#2: Believe in Mother Nature. Technology is not the issue; we can build an extremely capable LLL sensor. The determining factors are environmental and oceanographic. There must be a sufficient number of bioluminescent organisms at depths that allow light transmission to reach the surface with an intensity that can be detected and recognized. A sensor must be flown at altitudes that provide sufficient tactical search rates and must be able to view the ocean surface. As an illustration of favorable environmental conditions, during a 1988 winter Mediterranean deployment, 87% of the nighttime underway period was characterized by: sea state less than 5, cloud layer higher than 3,000 feet, horizontal visibility greater than five nautical miles, no precipitation, and measurable bioluminescence (water samples were taken twice a night from the inlet sea chest to the main condenser). 4
#3: Forget about all-weather, 24-hour-capable sensors. LLL sensors have inherent limitations, including a limited field of vision, weather limitations (rain, fog, and lightning), reliance on marine organisms, and the fact that they must be flown beneath the clouds. The major tactical advantages are that bioluminescence is optimized at night, LLL sensors are passive; imaging is covert; display brightness is speed related-the faster the threat transits, the brighter the display; and LLL technology is relatively inexpensive.
#4: Invest in area-specific capabilities. In shallow-water environments, each area is unique in its acoustic characteristics because of the differences in the composition and layering of the underlying bedrock. Acoustic modeling must be tailored to each separate location. Marine bioluminescence is not worldwide, but it is prevalent in many key areas of the world. From a national security/Navy point of view, two locations come quickly to mind. China already has made claims to the South China Sea, and Indian diplomats are quick to point out that "it is called the Indian Ocean." Both bodies of water, including the Straits of Malacca in between, are known to be bioluminescent and most likely would support LLL sensors year-round. The tactical advantages might be such to warrant that one or two sensors be available for deploying task force commanders in case a battlespace encompasses bioluminescent water.
#5: Overcoming the challenges of peacetime innovation. There has been great institutional reluctance to invest in a sensor that is reliant on the presence of living plants and animals in the ocean. Many lack the vision to comprehend what is possible: a new tactical optical sensor program that will enhance nighttime dominance over the oceans. At a minimum, we should press forward if only to improve our nighttime search-and-rescue capabilities.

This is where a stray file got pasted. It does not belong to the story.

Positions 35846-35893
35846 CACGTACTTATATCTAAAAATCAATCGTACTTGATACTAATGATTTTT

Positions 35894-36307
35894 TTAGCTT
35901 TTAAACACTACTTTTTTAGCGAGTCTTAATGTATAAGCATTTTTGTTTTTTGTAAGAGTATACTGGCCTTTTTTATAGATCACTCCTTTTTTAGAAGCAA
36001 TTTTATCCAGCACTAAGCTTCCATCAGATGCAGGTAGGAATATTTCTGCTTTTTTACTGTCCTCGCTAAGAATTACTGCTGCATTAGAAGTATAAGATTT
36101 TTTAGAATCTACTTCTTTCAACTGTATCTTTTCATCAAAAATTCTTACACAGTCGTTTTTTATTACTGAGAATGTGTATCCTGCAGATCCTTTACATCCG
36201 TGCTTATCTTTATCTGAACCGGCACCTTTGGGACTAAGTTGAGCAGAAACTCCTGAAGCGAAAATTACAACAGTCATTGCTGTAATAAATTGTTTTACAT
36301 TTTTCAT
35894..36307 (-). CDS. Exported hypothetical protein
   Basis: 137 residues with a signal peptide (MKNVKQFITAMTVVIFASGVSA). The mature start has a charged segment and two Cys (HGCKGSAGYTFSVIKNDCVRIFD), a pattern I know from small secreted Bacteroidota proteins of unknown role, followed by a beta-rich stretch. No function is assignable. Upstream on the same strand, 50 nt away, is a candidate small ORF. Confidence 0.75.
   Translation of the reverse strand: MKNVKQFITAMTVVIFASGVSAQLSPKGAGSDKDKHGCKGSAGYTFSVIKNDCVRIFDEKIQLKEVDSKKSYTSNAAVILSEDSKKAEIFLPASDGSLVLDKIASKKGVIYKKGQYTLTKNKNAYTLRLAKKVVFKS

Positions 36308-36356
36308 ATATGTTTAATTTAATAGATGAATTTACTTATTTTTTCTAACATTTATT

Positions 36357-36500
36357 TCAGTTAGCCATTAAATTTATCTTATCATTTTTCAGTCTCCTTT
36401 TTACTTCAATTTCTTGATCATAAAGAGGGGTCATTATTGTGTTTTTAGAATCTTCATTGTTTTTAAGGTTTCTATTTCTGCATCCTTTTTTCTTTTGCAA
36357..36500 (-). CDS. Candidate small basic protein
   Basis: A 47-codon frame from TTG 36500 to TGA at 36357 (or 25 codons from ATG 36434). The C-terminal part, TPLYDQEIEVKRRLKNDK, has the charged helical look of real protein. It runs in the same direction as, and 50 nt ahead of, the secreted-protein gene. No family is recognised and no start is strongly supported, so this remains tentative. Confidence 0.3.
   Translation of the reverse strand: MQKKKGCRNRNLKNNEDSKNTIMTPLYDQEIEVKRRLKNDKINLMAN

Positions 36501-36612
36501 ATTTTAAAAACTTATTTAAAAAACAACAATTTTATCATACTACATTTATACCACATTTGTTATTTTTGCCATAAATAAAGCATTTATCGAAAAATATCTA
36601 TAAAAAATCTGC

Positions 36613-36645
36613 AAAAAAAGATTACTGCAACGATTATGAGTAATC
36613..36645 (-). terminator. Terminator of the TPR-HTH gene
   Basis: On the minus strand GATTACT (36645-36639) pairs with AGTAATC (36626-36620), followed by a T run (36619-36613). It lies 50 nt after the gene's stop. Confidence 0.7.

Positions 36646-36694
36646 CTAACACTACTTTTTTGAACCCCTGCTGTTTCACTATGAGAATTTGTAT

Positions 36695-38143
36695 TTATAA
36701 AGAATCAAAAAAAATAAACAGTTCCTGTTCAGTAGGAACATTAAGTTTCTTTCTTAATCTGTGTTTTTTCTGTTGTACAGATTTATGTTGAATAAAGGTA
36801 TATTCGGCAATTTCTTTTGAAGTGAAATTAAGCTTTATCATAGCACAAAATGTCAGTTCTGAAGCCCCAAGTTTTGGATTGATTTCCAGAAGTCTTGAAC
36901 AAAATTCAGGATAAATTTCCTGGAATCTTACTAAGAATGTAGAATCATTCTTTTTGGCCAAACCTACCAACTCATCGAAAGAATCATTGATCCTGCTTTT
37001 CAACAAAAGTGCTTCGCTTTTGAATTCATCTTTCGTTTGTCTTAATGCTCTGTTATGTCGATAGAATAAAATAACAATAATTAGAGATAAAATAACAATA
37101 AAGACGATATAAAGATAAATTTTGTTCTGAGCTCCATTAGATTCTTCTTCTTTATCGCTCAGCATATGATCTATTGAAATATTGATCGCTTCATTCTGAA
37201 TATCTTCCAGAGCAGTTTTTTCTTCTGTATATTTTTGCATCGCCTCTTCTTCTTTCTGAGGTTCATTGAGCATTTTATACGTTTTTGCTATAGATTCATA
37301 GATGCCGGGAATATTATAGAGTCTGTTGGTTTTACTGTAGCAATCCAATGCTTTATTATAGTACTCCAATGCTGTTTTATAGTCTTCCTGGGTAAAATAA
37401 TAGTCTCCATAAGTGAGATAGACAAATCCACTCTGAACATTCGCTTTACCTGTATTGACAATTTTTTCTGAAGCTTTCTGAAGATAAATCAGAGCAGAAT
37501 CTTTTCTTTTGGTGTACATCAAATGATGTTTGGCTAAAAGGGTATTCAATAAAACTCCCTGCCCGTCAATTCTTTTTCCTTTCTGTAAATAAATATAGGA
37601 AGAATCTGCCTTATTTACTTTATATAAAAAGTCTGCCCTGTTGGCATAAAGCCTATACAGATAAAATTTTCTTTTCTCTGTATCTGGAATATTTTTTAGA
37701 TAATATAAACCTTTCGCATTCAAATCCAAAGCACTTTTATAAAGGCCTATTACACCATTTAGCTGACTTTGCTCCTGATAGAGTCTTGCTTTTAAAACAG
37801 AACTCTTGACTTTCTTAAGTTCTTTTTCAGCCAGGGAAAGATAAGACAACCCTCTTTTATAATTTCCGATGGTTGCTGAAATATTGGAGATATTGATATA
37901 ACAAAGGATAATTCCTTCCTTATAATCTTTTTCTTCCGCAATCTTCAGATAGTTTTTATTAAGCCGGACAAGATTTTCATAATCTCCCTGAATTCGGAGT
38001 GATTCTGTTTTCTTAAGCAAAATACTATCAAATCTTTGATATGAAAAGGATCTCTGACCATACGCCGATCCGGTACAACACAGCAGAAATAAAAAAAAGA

Back to the Future
The maritime battlespaces of the future may very well resemble those of World War II, when a majority of all enemy tonnage was sunk in shallow water and littoral environments. As technological advances make air and surface combatants more vulnerable, our opponents increasingly will go "underground," into the oceans. The future underwater threat will include quiet, capable submarines and other shallow-submerged weapons and platforms.
LLL technology offers a unique, maritime contribution toward the attainment of full-spectrum dominance; specifically, the ability to extend our nighttime awareness into the oceans, depth and locations to be determined. It has the potential to provide passive surveillance, on a tactical scale, of the upper portions of the water column while being reliant on an abundant, natural phenomenon that is most visible at night.
Now is the time to apply our strengths in science and technology to determine fully the extent to which lowlight-level technology can expand our maritime battlespace awareness. The world's oceans will never be totally transparent; however, we should expand our capabilities whenever and wherever Mother Nature allows it.
1 Gen. John A. Shalikashvili, USA, "Joint Vision 2010: America's Military-Preparing for Tomorrow," p. 39.
2 M. Gannon, Operation Drumbeat (New York: Harper & Row, 1990), p. 43.
3 Eugene B. Fluckey, Thunder Below! (Urbana: University of Illinois Press, 1992), pp. 25, 27.
4 Thomas Q. Donaldson, "USS John F. Kennedy (CV-67) MED 3-88 Post-deployment Report."
Captain Donaldson is the commanding officer of the Naval Atlantic Meteorology and Oceanography Center at Norfolk, Virginia, and is a frequent contributor to Proceedings.